On our first day, we toured the vineyards and town of Chablis, which date back to Roman times. We also enjoyed a private wine tasting at one of the family-run vineyards. Chablis is not just a town, it is also an appellation d’origine controlee that produces exceptional white wines using the Chardonnay grape. As the northernmost wine district in the Burgundy region, Chablis has a much cooler climate than other Burgundian districts. As a result, the wines from this region are less oaked than similar dry white wines.
On our second day, we visited Château Ancy-le-Franc. Once the home of French nobility, this beautifully symmetrical, 16th-century masterpiece contains France’s biggest collection of Renaissance murals and is set in magnificent gardens and parkland. I found it very interesting that the chateau is a mixture of French and Italian architecture and styles – a compromise between the French duke and the Italian architect.
Our third day was one of my favorite days. We visited the Maison Alexandre Bonnet, in Les Ricey, for a private champagne tasting. Maison Alexandre Bonnet is a family-owned Champagne house renowned for a stunning yearly harvest of Pinot Noir that leads to some exquisite vintages. Les Ricey is the only wine-growing area of the Champagne region to have 3 Appellation d’Origine Contrôlées.
After we tasted an array of champagne, our tour continued with a short drive to the historic and incredible Château de Ricey-Bas. The 12th-century vaulted wine cellars are home to some of the world’s best vintages. It is the ideal location to appreciate the rolling vineyards and enjoy a glimpse of family life in a rural château. Upon arrival, we were greeted by the Baroness herself and offered a glass of champagne. Following our aperitif, we adjourned to the 13th-century kitchens where we savored a gourmet lunch with the Baroness.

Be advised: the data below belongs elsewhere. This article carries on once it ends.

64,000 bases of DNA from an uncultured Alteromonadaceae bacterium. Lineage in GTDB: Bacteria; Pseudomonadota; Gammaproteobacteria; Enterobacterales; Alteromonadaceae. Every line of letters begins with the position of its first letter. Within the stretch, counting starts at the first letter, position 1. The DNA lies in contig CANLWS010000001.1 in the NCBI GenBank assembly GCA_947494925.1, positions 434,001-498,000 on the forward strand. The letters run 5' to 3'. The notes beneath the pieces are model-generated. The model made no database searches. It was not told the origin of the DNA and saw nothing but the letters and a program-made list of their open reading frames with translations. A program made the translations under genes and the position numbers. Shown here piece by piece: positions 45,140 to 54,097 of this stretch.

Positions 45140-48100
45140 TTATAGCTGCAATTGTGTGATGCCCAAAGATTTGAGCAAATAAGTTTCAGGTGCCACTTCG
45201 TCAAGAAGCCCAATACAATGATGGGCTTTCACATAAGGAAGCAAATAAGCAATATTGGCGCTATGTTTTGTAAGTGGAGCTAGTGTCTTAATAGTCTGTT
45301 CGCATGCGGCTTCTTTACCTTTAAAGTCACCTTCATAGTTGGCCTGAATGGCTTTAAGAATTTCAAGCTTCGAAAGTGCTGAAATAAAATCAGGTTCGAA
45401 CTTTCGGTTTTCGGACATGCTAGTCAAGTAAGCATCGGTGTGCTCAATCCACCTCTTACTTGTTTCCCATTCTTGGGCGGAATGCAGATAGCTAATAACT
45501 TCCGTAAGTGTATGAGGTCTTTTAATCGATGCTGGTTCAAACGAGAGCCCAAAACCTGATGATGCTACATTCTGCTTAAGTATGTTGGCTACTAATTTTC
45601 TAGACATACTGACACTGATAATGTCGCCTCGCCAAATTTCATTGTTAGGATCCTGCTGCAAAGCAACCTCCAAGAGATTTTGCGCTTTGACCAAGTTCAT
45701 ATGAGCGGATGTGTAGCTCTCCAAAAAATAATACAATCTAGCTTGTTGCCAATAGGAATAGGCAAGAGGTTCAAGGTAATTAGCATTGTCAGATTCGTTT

We spent the rest of the afternoon strolling the beautiful gardens, which are modeled after the elaborate 16th and 17th traditional French gardens or exploring the regal chateau interiors. Finally, after saying a fond farewell to the Baroness, we returned to the barge to begin our cruise to Ravieres.
Forges de Buffon and Abbayé de Fontenay
On our fourth day, we cruised past the Forges de Buffon, an exceptional 18th-century ironworks site designed by an expert naturalist and lord Georges Louis Leclerc Buffon, on our way into Montbard. Here, we disembarked and drove to the exquisite UNESCO World Heritage Site of Abbayé de Fontenay.
Founded by St Bernard in 1118, Abbayé de Fontenay represents a distinctive example of early Cistercian architecture. The late Romanesque/early Gothic Fontenay allows for an exceptional glimpse of Cistercian life and industry with its peaceful gardens, ponds, and fascinating cloisters, dormitories, and scriptorium.
Chateau de Commarin
We enjoyed yet another leisurely morning and early lunch on board La Belle Epoque before visiting the moat-encircled Château de Commarin. The palace has never once been sold from the family it originally belonged to. Here, we were treated to a private demonstration of the medieval sport of falconry. The close-up encounter with these majestic birds – against the backdrop of the castle grounds is an absolutely incredible, once in a lifetime experience.
Afterward, we had the chance to meet Count Bertrand de Vogue, the current resident and 26th generation of the de Vogue family to maintain continuous residence since the 13th century. Count de Vogue shared some of his family’s and the house’s history before giving us a private tour.
Cruising the Burgundy canals with European Waterways was an amazing experience. The entire trip was unlike anything I have ever done before and really opened my eyes to a unique way of travel and exploration. The luxury barges on the Burgundy canals are the perfect way to see this unspoilt and rural region of France.
I was a guest of European Waterways but as always opinions are my own.